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Saving Private Lynch

I have been hearing (I only have radio, no TV) over and over about the Heroic Rescue of Jessica Lynch. Bless her soul, I hope she gets well. But the reports raise doubts at a couple of levels.

1) They say her arms and legs were broken. Hard to think of an accident that would do all that. And there were 8 or 9 dead GIs where she was. If they had been killed in the battle, the Iraqis would not have dragged them to the hospital. Maybe they were wounded, and all died of their wounds, but that sounds unlikely.

What seems likely is that those deaths, and Jessica’s broken limbs, were the indirect result of the Heroic Rescue. It’s common sense that one of the dangers in a rescue attempt like that is that when the captors see that rescue is coming, they kill the prisoners rather than have them taken away. If it turns out that the 8 or 9 died just when the rescue was taking place, that would be pretty strong evidence that it was the rescue that killed them.

Which leads to 2) To what extent was this Heroic Rescue designed as a media event? Nothing new in that: it has been pretty well proven that the assault on Mount Suribachi at Iwojima (not just the flagraising, but the whole assault) was largely a USMC media event. If it turns ou to be true that the Heroic Rescue was also a media event, then the 8 or 9 dead and Ms Lynch’s broken arms and legs will be something that the US planners will be hard put to to explain (not that I absolve whoever did the killing and breaking).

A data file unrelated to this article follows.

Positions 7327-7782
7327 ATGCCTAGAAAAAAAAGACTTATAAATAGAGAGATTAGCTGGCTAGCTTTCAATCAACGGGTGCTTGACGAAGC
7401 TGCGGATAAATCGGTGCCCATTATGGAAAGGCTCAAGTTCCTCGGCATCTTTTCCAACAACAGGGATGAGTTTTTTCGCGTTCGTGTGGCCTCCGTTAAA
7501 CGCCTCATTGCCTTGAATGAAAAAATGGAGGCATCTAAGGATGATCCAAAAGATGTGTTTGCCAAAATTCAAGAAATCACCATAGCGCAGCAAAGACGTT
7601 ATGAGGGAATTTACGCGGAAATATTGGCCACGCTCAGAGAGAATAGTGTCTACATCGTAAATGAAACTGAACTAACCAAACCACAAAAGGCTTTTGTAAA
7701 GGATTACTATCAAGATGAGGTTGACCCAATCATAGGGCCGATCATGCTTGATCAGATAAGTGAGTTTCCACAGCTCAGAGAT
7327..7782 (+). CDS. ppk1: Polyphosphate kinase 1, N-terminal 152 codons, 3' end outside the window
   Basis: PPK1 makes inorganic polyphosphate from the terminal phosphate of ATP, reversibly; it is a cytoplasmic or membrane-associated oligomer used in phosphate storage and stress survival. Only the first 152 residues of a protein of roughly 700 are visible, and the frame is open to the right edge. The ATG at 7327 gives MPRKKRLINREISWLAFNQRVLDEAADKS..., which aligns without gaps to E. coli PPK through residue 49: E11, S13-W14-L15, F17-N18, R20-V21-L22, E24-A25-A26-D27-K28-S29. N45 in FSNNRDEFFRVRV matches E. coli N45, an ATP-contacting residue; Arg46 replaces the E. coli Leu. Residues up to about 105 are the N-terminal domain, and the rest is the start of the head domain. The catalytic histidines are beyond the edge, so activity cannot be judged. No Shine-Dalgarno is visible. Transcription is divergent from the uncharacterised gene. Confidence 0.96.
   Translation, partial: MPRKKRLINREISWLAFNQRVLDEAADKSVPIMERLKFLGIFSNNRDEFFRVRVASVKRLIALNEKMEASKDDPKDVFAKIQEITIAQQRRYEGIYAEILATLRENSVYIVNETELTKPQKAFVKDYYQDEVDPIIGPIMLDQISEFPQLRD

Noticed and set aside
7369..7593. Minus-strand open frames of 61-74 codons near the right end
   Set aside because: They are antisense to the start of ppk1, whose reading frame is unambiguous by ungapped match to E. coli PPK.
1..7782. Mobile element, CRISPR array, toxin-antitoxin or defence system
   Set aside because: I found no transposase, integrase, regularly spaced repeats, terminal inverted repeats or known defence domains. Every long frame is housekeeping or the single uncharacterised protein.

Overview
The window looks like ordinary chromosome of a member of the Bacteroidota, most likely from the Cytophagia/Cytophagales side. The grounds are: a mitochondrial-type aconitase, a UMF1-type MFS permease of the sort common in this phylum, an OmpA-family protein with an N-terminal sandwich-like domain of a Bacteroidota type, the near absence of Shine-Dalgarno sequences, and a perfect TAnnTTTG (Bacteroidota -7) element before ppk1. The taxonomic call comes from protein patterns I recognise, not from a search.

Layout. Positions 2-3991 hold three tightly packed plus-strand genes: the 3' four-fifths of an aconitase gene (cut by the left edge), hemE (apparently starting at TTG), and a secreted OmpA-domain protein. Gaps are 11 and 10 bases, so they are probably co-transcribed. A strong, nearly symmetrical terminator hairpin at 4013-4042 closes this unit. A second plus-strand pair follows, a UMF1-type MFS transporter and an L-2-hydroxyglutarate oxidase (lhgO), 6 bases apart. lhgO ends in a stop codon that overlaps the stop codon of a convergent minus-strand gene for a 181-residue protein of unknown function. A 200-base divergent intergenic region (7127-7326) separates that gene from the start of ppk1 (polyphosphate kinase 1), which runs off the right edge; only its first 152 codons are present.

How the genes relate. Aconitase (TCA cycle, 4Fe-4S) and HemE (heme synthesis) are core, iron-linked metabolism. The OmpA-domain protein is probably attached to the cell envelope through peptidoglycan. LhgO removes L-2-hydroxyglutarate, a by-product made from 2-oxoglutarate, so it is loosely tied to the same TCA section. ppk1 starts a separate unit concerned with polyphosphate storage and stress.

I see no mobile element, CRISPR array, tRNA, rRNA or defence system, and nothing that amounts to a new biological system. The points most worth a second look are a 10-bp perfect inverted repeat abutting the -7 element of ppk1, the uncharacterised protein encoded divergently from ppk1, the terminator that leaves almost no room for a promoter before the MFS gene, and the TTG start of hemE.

Which leads to 3) One of my heros, Allen Nelson, a Vietnam vet who turned pacifist and comes to Okinawa a lot, once told me, “You know what surprised me the most the first time I went into combat? (long pause) There was no music.” For us movie goers and TV viewers, war is something that is accompanied by music. It’s the music that gives it its dignity. But on the battlefield, no music. But now on Fox and all the crap I get on the radio, the music has been restored. I get musical background to Bush’s speeches, music between battle descriptions, music backing up Central Command briefings. This is a movie.

The advocates of the New American Century talk about the Roman Empire as a model, but I had been thinking, at least we don’t do the Circus: battles to the death as entertainment. But now it has begun. Today I listened to(and I guess people with TVs watched) a live battle in which people were killed. You could see dead and dying bodies on real time. With music. After experiencing live (live-to-dead?) entertainment like this, can we hope that the viewers will be willing to go back to ordinary sitcoms?

Douglas Lummis is a political scientist living in Okinawa and the author of Radical Democracy. Lummis can be reached at: ideaspeddlers@mpd.biglobe.ne.jp

 

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